The three UCLA basketball players arrested on shoplifting charges Tuesday — LiAngelo Ball, Jalen Hill and Cody Riley — will not be on the team’s flight back to Los Angeles following UCLA’s season-opening win over Georgia Tech on Saturday. Instead, according to ESPN, they will remain in Hangzhou for “a week or two” longer.
Ball, Riley and Hill were questioned for allegedly stealing sunglasses from a Louis Vuitton store near the team’s hotel in Hangzhou earlier this week, where the team stayed before leaving for Shanghai on Tuesday. They were arrested Tuesday and released on bail early Wednesday morning, however they’ve been staying at a lakeside hotel since as the legal process continues to play itself out, forcing them to miss Friday night’s season-opener.
To pile on to the precarious situation, ESPN also reports that the Louis Vuitton theft isn’t the only store the trio got sticky fingers.
A source with firsthand knowledge of the investigation said the players could be in Hangzhou for “a week or two.” The source noted that there is surveillance footage of the players shoplifting from three stores inside of a high-end shopping center, which houses Louis Vuitton, Gucci, Yves Saint Laurent and Salvatore Ferragamo stores.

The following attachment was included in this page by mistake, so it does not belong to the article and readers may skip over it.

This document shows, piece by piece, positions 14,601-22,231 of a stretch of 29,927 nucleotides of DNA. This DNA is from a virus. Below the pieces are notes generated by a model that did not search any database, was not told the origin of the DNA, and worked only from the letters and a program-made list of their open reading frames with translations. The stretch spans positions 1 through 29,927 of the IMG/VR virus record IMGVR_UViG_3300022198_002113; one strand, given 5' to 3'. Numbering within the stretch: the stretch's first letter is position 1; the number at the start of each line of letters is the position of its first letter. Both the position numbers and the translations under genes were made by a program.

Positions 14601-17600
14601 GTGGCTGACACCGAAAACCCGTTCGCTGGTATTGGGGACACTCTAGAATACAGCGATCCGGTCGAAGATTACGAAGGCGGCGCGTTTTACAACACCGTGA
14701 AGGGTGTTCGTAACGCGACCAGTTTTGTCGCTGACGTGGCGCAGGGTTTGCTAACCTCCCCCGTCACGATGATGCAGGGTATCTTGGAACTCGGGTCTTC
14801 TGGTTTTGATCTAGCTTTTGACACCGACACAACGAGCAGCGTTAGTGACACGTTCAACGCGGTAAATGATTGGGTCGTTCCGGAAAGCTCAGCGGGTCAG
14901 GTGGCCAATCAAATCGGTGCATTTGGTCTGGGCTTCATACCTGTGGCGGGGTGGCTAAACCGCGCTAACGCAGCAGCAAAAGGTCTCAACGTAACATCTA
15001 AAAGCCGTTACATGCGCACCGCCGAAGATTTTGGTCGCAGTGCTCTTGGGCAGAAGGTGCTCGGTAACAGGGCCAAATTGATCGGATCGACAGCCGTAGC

Although the UCLA trio is out on bond, they are essentially being held on house arrest by Hangzhou police, which are requiring them to remain at the hotel until the legal process is over.
Pac-12 commissioner Larry Scott, who is in China for the event, addressed the matter again Friday, saying the situation has provided a distraction for what the ultimate goal of the trip was.
“I’m certainly disappointed that we don’t have three UCLA students here to compete in the game today, given that they were involved in an incident that’s being investigated in Hangzhou,” Larry Scott said. “It has provided a real distraction and unwanted publicity, which distracts from what overall has been a tremendous experience and a tremendous week for the UCLA and Georgia Tech students. It has also highlighted the value of our partnership. We’ve received tremendous support from our partners at FUSC [Federation of University Sports of China] and Alibaba. We’ve had a chance to apologize for the unwelcome attention it has brought.”
Scott also added that there’s “nothing new” as it relates to the situation, and that he’s hoping for a quick resolution in the matter.